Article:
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Poland – Photocopying ID cards is not a crime but GDPR rules apply

A new law outlawing the production of replica official documents in Poland does not mean employers must stop photocopying employees’ ID cards.  


On 12 July 2019, the provisions of the Act on Public Documents entered into force. It provides, inter alia, for a penalty of up to two years in prison for manufacturing, offering, selling or storing in order to sell a replica of a public document. As a consequence, some have arisen questions as to whether a photocopy or a scan of the ID card, which employers often make, is covered by this criminal sanction. 

In the light of the new regulations, it is forbidden to make a replica of a public document. A photocopy or a scan of an ID card cannot be considered as a replica within the meaning of these provisions. These types of copies do not have the features of authenticity, such as optically variable paint, elements visible under UV light or other elements that ensure the security of an identity card. This means that copying or scanning ID cards is not an offence.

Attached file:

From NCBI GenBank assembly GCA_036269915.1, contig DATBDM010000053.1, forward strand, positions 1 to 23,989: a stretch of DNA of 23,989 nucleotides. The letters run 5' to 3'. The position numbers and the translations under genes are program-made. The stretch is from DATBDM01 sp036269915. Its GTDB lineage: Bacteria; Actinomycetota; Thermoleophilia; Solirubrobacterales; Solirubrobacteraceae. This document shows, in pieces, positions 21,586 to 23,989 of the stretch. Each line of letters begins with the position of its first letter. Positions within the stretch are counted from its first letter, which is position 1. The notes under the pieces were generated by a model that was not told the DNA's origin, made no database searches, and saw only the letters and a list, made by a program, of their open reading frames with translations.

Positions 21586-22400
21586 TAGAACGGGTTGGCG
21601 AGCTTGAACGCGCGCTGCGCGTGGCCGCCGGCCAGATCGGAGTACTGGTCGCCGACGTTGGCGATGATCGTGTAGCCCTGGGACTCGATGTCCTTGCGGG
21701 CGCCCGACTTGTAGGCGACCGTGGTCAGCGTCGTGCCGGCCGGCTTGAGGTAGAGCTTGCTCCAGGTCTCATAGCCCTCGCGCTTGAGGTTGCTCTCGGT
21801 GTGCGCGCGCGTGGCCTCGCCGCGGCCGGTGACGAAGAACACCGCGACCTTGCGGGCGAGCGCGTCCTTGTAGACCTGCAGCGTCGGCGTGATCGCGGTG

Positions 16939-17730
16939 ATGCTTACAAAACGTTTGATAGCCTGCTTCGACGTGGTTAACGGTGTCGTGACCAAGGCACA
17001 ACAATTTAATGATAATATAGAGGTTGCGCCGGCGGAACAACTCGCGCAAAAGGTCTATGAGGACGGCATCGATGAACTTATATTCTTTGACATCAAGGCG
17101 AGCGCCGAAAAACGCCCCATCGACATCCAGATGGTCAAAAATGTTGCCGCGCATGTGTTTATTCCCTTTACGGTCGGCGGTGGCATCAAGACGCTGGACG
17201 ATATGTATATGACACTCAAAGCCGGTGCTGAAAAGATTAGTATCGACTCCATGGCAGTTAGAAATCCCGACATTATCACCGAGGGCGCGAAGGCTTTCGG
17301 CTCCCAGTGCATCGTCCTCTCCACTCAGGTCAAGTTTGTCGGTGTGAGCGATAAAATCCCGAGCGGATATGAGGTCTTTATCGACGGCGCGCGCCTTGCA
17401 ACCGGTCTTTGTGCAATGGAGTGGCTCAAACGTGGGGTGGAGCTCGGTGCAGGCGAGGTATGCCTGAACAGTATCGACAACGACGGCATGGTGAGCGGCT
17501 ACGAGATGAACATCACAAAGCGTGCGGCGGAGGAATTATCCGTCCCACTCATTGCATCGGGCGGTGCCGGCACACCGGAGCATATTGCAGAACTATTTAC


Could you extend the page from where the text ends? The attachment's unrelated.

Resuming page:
This does not mean, however, that it is possible to copy or scan ID cards or other documents without restrictions. The rules governing processing of personal data apply, including the GDPR rules. According to the principle of data minimisation, processing (including storage) of data is allowed only to the extent that is necessary for the purpose of this processing. The retention period for ID copies should also be limited to the minimum necessary to fulfil this purpose. Hence, although storage of documents is not punishable by imprisonment, if their retention is not necessary for the purpose of processing personal data or the obligation to store them does not arise directly from legal provisions, there is a risk of liability for incorrect processing of personal data, including administrative fines.